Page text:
80 / 100
Tried on-tap at Open Baladin in Rome.
Pours a lovely burnished, bright golden colour. Haze is solid in the rounded, light but hefty body. Head forms a frothy creasy of white, but persists well, leaving streaks of solid lace. Looks good.
Nose is great. Spicy and bright initially, with peppery, earthy undertones to it. Hints of ester notes from the yeast come through along with some banana/clove phenols. Clean and grassy all up, but with some rounded sweetness as well. Very good.
Taste is also very good indeed. Sweet and spicy, clean but bright, and filled with classic farmhouse characters. Spicy, pepper and a noticeable dash of grains of paradise. Slight rosewater notes, earthiness and herbal undertones. Despite all this, it's not terribly funky or organic: it just uses the style and additions to its advantage.
Biting finish gives it more organic notes, but it's smooth in the feel—the sweetness holds it together but the spice breaks out and punches through with its intensity. It's a nice combination. The feel is slightly prickly from the spice characters.
Superbly drinkable stuff—it's really very drinkable indeed, and really genuinely well-crafted. It's a saison near the top of its game, with so many of the characters that make a saison such an amazing style of beer. I love it.
Pours a dirty straw colour, plenty of cloud and hints of floaties. Head is nice: dense but large bubbles and retaining a modest crown. Lace is a bit disappointing, but otherwise nice.
Smell is fruity and fairly fresh. Plenty of packham pear, apple and a hint of banana, with a mild phenolic spice at the back, almost aniseedy actually. Needn't be there really, but the rest of the aroma is nice enough.
Taste is also pretty fruity most of the way through. Lots of pear juice, sundowner apple and a hint of banana. Slight vanilla sweetness late and a dry, mildly spicy finish with a touch of green peppercorn and a big pull from that continental yeast. Maybe some clove on there late and some nutmeg; golden syrup as well? But yeah, pleasant wheaty beer characters, nothing too special though.
The drying is all the way through the palate. The yeast just cuts through from page 1.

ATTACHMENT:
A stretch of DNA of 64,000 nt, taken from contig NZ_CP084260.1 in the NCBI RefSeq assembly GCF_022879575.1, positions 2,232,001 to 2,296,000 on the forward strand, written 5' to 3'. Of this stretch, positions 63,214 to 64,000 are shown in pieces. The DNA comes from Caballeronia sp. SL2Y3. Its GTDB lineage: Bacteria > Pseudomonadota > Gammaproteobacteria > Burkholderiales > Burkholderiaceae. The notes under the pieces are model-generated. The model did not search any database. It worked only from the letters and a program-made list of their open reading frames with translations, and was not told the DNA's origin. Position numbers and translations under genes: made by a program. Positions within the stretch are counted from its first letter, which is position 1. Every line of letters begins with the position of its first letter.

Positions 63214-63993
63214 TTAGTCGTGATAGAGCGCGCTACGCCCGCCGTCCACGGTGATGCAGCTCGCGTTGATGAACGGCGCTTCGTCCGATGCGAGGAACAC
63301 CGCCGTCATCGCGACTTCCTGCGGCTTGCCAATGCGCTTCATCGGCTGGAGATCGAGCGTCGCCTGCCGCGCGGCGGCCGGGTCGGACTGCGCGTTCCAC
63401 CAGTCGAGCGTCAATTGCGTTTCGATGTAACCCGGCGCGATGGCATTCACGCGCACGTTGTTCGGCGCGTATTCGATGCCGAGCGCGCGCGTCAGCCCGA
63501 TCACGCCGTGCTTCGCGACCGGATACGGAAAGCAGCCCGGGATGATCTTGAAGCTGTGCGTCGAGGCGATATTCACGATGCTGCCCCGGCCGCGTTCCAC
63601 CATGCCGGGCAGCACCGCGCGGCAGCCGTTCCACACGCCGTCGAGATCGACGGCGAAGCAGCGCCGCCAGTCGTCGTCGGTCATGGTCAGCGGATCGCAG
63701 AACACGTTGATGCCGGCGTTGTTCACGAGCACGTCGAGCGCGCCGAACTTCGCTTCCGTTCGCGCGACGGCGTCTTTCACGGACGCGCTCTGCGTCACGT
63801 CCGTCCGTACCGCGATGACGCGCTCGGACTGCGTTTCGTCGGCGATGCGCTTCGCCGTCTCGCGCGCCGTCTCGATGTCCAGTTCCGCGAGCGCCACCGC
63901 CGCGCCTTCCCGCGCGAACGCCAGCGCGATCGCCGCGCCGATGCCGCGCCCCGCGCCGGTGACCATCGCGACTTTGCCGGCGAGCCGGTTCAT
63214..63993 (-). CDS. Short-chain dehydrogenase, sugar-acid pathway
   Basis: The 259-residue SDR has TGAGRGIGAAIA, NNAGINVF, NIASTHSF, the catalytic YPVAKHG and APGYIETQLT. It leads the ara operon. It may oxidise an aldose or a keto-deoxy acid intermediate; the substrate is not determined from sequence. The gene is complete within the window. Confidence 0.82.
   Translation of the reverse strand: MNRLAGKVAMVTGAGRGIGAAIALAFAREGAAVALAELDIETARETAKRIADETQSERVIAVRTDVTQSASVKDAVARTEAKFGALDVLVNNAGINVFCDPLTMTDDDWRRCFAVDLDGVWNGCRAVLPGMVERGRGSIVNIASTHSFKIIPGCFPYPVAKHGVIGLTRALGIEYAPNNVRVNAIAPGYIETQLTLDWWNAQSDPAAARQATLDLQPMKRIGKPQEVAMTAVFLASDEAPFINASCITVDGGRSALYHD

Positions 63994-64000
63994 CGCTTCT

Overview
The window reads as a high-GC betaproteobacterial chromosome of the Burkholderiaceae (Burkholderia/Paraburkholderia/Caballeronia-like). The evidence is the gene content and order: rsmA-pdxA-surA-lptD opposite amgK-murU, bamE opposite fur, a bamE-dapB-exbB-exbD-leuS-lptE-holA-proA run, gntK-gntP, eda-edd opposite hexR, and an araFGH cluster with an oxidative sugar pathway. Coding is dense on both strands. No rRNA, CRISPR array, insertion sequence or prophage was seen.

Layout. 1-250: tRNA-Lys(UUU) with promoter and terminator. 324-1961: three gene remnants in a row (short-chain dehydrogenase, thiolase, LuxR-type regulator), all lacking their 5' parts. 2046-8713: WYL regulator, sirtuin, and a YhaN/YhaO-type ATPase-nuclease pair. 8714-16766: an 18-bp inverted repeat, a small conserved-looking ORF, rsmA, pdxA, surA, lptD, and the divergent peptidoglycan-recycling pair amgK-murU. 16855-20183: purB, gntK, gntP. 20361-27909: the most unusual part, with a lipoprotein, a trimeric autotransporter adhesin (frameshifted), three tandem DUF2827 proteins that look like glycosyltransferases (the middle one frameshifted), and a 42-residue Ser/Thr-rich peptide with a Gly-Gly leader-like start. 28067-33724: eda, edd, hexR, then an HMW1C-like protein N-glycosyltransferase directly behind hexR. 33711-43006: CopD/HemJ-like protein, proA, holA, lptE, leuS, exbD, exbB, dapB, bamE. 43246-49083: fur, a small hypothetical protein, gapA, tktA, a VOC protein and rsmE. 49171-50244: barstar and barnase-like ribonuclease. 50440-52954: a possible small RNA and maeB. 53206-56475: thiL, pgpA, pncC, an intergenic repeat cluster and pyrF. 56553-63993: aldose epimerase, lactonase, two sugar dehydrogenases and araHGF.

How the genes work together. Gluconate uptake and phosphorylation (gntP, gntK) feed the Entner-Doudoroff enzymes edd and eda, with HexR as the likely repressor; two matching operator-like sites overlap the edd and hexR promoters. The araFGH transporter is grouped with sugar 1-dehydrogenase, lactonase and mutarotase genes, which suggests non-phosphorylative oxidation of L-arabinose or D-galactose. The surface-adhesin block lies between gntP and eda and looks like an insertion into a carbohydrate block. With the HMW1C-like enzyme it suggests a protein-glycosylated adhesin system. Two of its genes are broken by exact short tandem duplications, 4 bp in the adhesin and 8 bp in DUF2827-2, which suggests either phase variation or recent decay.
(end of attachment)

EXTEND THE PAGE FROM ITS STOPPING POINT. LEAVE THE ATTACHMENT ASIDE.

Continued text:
A pleasant, quite sweet beer, lots of wheat beer notes here. Most of the flavours here are really lifted from page one of "how to brew a wheat beer".
83 / 100
Shared with @LaitueGonflable and @tobeerornottobe.
Pours a lovely bright yellow colour, but hazed with some disturbed yeast sediment. Head is fine and bubbly, and the whole thing has a very refined, champagne-like look to it. Very fine carbonation, and a lovely depth to the body, that sits with the light colour, again giving it that sophisticated character. Nice.
Nose is bright and peppery, with spicy fresh characters and a sharpness like cedar barrels. It's clean and fresh and very, very excitingly fragrant. It doesn't have a huge amount of complexity, but it's really hard not to like it for what it is.
Taste is a lot more subdued, but here it comes back to the crisp dryness and the sophistication that it looks like. Very little of that cedar character, but here the citrus peel comes through really pleasantly, and it zings off the crispness on the back palate. Very smooth and clean.
Exceptionally fresh and drinkable, and very, very refined. It reminds me in some ways of a BiÃ¨re de Champagne. Certainly the dry finish and sophistication give it this character. The spices are so beautifully done. They complement the style and the flavour of the beer, and never seem like a gimmick. In fact, this beer almost makes you feel like this *is* how beer should be made.
Pours a golden orange colour with decent beige head that thins out quickly, leaving some decent lace behind. Appearance is cloudy and hazy, but otherwise flat. Lace could cling more. I like my lace clingy, like my women. Not great, not bad.
Nose is extremely malty, exxxtremely even. Huge caramel and brown sugar aroma with some fruity hints of apricot, almond and sultana. Definitely a malt bomb, could use more hopping. It's basically saccharine and sweet on the nose.
Taste is kind of the same, a lot of sweet grain coming through with notes of caramel and lactose on there. A slight tangy citrus flavour halfway through owes more to lemon squash than west coast IPA and the finish becomes sweet again with a very slight touch of bitterness lingering at the very back, slightly herbal but is more pronounced by the dessication of the feel as it goes down than any distinct bitter flavour.
Alcohol is not very noticeable, which might have been a good thing, but I think in this case, a more distinct warmth might give this a more pleasant, liqueury character, whereas now it's just sweet and flat.
I am disappointed but not surprised, as this bottle is a bit old. Watch this space for a re-review in the future with a fresher batch.
73 / 100
Pours a rusty orange-yellow colour, full of cloudiness, with a fine and lively head of white foam. Some collapsing of the head, and there's little lacing, despite the obvious heaviness of the body. Looks pretty good.
Fair amount of mustiness on the nose, mingled with an organic Belgian yeast character. Lots of sweetness on the nose as well, perhaps one of the precursors to raw sugar - treacle or molasses, something that keeps its organic genesis prominent. Pretty decent.
Very similar characters on the palate - the mustiness takes on a lightly bitter, slightly roasted character, which oddly jangles against what I expect, but the sweetness is prominent, and the round Belgian yeast also lends some spice and a touch of acetone. Some heat is noticeable on the back of the palate, and the boozy flavours come through on the aftertaste. Body is really good. Quite thick and rich, but with a lightness that ensures it doesn't get too heavy.
Yeah, nice drop all up - the booze and acetone could be subdued a little, but it drinks surprisingly easily. A very good Belgian style from a non-Belgian brewery, in any case.